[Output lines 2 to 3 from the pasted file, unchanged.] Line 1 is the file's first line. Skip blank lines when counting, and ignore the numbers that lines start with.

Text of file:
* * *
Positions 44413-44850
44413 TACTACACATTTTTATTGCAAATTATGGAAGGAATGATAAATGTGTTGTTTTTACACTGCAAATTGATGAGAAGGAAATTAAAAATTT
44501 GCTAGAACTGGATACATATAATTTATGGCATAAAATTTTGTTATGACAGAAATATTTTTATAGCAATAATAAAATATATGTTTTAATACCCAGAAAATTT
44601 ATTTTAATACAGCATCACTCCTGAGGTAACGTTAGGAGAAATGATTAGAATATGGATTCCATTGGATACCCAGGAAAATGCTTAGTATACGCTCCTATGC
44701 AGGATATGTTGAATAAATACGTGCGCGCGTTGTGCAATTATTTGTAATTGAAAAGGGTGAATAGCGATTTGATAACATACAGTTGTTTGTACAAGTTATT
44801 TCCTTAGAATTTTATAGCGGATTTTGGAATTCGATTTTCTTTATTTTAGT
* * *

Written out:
44413 TACTACACATTTTTATTGCAAATTATGGAAGGAATGATAAATGTGTTGTTTTTACACTGCAAATTGATGAGAAGGAAATTAAAAATTT
44501 GCTAGAACTGGATACATATAATTTATGGCATAAAATTTTGTTATGACAGAAATATTTTTATAGCAATAATAAAATATATGTTTTAATACCCAGAAAATTT